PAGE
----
The strange survival and apparent resurgence of sociobiology

History of the Human Sciences 31 (1):19-35 (2018)
  Copy   BIBTEX

Abstract

A recent dispute between Richard Dawkins and Edward O. Wilson concerning fundamental concepts in sociobiology is examined. It is argued that sociobiology has not fared well since the 1970s, and that its survival as a ‘scientific’ perspective has been increasingly tenuous. This is, at least in part, because it has failed to move forward in the ways its developers anticipated, but also because it has not seen the developments in natural history, genomics and social science it was relying upon. It is argued that sociobiology has become a purely utilitarian perspective, a way of looking at things, reliant increasingly on studies of the behaviour of social insects for its scientific credentials. The dispute between Dawkins and Wilson is then reconsidered in this light, and it is argued that – regardless of which position prevails – sociobiology’s parlous state as a means of explaining action is now difficult to disguise.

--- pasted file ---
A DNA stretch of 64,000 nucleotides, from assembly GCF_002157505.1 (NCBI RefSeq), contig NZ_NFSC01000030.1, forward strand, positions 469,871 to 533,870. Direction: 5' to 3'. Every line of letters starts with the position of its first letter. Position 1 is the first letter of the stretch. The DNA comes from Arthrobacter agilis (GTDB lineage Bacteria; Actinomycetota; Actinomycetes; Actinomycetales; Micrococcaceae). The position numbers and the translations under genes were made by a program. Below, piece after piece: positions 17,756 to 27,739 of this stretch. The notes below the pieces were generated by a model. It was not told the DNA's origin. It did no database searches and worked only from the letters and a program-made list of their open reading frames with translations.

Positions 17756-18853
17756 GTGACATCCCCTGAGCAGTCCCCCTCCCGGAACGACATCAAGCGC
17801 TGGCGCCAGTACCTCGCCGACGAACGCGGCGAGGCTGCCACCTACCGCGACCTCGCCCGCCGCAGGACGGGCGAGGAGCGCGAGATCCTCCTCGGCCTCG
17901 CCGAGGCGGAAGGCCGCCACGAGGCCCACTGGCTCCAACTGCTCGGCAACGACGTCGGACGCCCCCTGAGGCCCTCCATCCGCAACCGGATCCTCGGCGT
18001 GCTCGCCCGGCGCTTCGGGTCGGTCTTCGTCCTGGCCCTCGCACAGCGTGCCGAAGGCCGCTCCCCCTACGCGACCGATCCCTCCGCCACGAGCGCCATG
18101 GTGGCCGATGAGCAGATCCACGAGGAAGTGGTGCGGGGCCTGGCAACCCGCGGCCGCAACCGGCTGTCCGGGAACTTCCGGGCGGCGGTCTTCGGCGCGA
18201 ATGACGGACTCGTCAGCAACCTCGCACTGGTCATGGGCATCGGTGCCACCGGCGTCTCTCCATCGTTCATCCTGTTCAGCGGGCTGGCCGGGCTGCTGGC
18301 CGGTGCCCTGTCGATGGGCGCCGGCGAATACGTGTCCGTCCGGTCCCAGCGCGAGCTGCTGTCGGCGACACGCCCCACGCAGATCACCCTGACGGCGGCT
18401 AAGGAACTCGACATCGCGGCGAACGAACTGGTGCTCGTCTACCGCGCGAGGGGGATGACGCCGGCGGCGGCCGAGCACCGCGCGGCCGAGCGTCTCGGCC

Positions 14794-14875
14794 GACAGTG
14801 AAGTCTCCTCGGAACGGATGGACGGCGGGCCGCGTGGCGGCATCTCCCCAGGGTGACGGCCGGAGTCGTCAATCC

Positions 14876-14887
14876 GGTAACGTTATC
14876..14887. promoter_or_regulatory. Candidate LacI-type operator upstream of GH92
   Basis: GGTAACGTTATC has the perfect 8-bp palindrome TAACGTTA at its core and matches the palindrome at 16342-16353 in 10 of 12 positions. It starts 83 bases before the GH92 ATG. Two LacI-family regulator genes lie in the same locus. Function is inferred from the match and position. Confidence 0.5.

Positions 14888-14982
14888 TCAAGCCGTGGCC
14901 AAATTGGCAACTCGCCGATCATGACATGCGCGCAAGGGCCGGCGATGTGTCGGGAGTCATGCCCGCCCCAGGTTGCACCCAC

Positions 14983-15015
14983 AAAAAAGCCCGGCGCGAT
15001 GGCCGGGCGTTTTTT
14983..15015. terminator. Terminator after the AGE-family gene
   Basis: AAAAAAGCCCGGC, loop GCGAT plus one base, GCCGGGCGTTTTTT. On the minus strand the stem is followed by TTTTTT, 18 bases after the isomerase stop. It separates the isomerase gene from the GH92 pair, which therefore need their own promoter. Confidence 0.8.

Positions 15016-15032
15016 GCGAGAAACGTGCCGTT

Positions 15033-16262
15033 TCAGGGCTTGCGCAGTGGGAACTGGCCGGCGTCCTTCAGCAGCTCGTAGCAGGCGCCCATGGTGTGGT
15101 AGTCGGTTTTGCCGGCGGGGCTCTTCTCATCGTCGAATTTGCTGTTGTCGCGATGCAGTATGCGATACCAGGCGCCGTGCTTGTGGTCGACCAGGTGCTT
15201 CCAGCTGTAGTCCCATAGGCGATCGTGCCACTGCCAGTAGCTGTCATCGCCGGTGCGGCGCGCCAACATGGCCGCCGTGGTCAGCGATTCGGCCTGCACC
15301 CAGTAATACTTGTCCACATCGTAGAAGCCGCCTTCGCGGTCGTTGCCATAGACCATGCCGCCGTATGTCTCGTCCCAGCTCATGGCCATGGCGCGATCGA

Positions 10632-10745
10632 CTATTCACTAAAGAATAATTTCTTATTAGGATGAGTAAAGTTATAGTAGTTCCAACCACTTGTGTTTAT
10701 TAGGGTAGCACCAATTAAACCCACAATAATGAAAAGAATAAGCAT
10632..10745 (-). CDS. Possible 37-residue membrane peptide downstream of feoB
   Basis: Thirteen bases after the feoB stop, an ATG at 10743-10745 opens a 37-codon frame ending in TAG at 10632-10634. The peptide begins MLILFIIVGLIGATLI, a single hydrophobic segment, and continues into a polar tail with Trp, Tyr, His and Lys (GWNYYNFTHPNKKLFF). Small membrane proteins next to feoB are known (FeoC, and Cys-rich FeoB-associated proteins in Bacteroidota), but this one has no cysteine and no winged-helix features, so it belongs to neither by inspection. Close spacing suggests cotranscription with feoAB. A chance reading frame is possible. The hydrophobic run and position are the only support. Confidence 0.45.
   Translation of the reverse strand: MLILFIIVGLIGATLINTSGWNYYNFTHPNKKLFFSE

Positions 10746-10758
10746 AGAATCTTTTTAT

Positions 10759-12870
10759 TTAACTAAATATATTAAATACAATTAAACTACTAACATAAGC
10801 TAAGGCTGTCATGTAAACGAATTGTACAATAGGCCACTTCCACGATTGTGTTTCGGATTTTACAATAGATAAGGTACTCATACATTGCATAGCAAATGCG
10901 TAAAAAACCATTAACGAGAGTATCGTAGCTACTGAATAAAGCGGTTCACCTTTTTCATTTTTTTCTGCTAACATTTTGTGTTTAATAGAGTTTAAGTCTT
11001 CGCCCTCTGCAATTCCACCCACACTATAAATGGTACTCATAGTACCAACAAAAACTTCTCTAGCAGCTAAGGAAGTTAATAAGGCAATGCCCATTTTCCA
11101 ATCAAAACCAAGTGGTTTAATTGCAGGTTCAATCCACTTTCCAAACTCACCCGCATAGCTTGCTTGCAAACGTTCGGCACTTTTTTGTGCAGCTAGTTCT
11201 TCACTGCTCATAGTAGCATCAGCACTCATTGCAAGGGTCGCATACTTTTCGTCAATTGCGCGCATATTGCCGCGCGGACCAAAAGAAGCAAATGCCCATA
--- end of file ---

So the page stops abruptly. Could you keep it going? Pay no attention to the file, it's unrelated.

Links

PhilArchive



    Upload a copy of this work     Papers currently archived: 77,737

External links

Setup an account with your affiliations in order to access resources via your University's proxy server

Through your library

Similar books and articles

Is Sociobiology a Pseudoscience?R. Paul Thompson - 1980 - PSA: Proceedings of the Biennial Meeting of the Philosophy of Science Association 1980:363 - 370.
Sociobiology.Harmon Holcomb & Jason M. Byron - 2005 - Stanford Encyclopedia of Philosophy.
Sociobiology.Robert A. Wilson - 2014 - Eugenics Archives.
Is sociobiology a new paradigm?Michael Ruse - 1987 - Philosophy of Science 54 (1):98-104.
Soziobiologie und Ethik.Eve-Marie Engels - 1989 - Zeitschrift Für Evangelische Ethik 33 (1):162-175.
Sociobiology.Vittorio Hösle - 2012 - Symposium 16 (1):112-128.

Analytics

Added to PP
2017-12-24

Downloads
26 (#454,552)

6 months
12 (#88,238)

Historical graph of downloads
How can I increase my downloads?

Author's Profile

Alex Dennis
University of Sheffield

Citations of this work

No citations found.

Add more citations